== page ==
Wangdak’s 16-year-old son, who attends middle school in Deqin, is a case in point. Wangdak is naturally happy to see his boy get the education he never had, and hasn’t taught him how to forage. “I’ve told him: ‘Go and study if you want to. Middle school, high school, university — if you’re able to do it, then do it. I’ll pay for it,’” he says. “He can go and live in some other big town, in a city … If he gets out of college and can’t find a job, then I’ll teach him about plants.”
Aside from a welcome rise in people’s fortunes, Wangdak has noticed little change in the region since his childhood. While that may be true in the area around his home village, the severity of environmental degradation — and human responses to it — vary significantly across Yunnan. Wangdak himself admits that he hasn’t ventured far beyond the limits of his village. “I know it’s old-fashioned of me, but this is where my grandfather came from, where my mom and dad came from … It’s where my roots are. I don’t want to go anywhere else. I could go and earn money anywhere, but I still prefer to stay in our village. It’s my favorite place of all.”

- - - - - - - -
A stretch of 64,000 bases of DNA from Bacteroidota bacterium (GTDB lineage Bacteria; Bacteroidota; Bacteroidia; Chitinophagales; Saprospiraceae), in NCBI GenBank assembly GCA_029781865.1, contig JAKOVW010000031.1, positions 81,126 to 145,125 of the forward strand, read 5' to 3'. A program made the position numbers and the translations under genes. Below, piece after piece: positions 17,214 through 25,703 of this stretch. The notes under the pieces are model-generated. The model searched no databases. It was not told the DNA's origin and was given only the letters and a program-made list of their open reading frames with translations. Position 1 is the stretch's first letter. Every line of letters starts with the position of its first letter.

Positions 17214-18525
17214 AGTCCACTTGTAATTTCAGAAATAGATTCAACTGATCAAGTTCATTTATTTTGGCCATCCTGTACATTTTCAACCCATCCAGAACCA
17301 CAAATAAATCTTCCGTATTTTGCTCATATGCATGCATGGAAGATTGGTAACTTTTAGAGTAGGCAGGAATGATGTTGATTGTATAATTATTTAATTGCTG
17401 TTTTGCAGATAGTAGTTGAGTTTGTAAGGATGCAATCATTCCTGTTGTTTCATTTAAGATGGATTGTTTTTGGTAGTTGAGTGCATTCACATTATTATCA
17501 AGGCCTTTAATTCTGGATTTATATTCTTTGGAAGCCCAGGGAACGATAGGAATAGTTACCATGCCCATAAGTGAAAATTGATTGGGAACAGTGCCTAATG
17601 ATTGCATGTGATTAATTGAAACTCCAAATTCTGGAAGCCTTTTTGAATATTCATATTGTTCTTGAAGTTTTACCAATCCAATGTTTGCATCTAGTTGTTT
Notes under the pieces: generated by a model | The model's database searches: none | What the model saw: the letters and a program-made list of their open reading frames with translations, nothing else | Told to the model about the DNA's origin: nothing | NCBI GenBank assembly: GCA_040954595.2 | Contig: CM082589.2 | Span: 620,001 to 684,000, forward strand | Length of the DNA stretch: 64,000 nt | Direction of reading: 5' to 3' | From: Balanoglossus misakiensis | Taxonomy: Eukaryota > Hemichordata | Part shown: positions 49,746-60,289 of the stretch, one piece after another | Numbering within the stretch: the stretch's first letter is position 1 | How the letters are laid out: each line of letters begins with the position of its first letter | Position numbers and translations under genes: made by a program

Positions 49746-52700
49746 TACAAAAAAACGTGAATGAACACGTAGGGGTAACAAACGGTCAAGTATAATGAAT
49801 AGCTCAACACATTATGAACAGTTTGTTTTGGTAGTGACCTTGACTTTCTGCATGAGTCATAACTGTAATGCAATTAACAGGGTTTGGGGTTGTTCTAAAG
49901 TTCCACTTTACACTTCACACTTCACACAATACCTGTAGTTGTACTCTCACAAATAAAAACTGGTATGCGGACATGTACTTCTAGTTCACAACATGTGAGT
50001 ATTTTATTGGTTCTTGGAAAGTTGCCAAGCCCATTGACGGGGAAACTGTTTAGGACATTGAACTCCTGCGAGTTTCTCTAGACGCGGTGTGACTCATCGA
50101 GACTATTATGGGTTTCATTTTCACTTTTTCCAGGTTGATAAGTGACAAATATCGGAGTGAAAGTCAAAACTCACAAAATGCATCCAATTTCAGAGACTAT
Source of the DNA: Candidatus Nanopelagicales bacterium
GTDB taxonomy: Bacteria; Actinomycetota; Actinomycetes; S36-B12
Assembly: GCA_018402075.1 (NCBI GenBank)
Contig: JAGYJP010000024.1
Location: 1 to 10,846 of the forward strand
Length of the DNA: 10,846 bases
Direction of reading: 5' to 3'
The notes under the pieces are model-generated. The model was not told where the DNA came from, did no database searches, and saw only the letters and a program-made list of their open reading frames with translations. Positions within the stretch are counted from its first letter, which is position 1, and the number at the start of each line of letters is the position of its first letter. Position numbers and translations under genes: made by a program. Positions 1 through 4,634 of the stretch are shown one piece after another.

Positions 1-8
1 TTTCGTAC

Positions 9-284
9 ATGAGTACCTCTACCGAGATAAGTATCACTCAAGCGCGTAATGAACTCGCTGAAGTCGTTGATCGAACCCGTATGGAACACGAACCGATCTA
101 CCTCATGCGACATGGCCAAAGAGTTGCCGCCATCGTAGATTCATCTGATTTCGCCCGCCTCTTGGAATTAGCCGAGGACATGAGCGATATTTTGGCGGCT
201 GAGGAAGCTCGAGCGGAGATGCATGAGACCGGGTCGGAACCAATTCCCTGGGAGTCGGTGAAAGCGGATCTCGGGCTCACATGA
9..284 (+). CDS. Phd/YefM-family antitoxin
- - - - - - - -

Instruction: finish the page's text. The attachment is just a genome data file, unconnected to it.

Li says intensive foraging is an unsustainable model, but has faith that the situation will improve: “China is rolling out all sorts of targeted poverty-relief policies at the moment. Once the rural economy has had time to develop, greater consideration will be given to the sustainable use of natural resources.”